Last Updated on June 7, 2016
Data Origami is a new website by Cameron Davidson-Pilon that provides data science screencasts. It is a cool idea and a cool site.
Cameron was kind enough to give me access to the site so that I could review it. I watched all of the videos I could and wrote up all my notes, and in this post you will get a sneak peek into Cameron’s new site Data Origami.
Data Origami is a simple idea. It provides screencasts on topics relevant to a data scientist.
Each screencast is 9-13 minutes in length on a narrow and specific topic. Screencasts all use Python and are presented in an IPython notebook including text, mathematical equations, code and plots. The notebooks are available as well as downloads of the videos themselves for desktop and mobile and links to further resources and relevant datasets.
At the time of writing it is a paid service at $9 a month for access to all of the screencast, although there is one screencast available for free.
The videos assume you know how to program (Python) and that you know statistics.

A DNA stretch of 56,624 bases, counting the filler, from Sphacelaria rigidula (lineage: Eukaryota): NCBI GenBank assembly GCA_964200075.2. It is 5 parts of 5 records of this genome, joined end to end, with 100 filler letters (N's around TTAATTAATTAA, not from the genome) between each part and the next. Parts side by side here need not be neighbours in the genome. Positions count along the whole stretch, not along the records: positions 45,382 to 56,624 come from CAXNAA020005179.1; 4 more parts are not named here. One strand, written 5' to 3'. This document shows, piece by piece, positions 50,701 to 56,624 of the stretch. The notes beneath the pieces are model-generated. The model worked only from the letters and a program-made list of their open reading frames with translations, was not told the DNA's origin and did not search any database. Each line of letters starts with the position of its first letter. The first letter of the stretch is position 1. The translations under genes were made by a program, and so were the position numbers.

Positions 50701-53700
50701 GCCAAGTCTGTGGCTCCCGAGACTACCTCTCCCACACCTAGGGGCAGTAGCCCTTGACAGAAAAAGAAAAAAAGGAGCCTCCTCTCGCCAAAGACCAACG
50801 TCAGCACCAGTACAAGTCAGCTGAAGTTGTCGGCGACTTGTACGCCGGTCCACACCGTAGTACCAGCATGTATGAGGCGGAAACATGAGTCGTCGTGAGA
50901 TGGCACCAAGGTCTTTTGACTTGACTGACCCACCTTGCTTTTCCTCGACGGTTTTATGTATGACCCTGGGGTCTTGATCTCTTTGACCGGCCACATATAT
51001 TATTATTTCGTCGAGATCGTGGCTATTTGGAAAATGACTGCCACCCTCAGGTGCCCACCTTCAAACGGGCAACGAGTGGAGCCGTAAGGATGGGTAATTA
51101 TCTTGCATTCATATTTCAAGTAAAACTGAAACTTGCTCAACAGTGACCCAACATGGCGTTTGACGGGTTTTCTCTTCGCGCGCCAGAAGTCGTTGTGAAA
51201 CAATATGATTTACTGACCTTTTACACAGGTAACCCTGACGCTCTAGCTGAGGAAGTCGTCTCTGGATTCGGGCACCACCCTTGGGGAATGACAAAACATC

The site is clean and has a Heroku feeling to it (maybe it’s the purple and the line drawings). The videos are large and good quality and the screens are not cluttered with distractions.
Who is Cameron?
If you’re looking for indicators of authority in the domain, Cameron has them.
Cam works on Data Analytics at Shopify. He’s crunching data for a big company, 9-5.
Cameron is the author of the self-published technical book Bayesian Methods for Hackers which teaches an introduction to Bayesian using Python. It is all available on GitHub (and nbviewer IPython viewer) and has been popularized many times on technical news sites such as Hacker News and Reddit (multiple times, social proof++).
Finally, Cameron is the author of lifelines, a Python package that supports survival analysis.
Both the topics of Bayesian Methods and Survival Analysis feature in his screencasts on Data Origami.
Data Science Screencasts
I slammed through all 7 screencasts and took notes. I want to respect Cam and his resource, so here is just a summary of the videos currently available: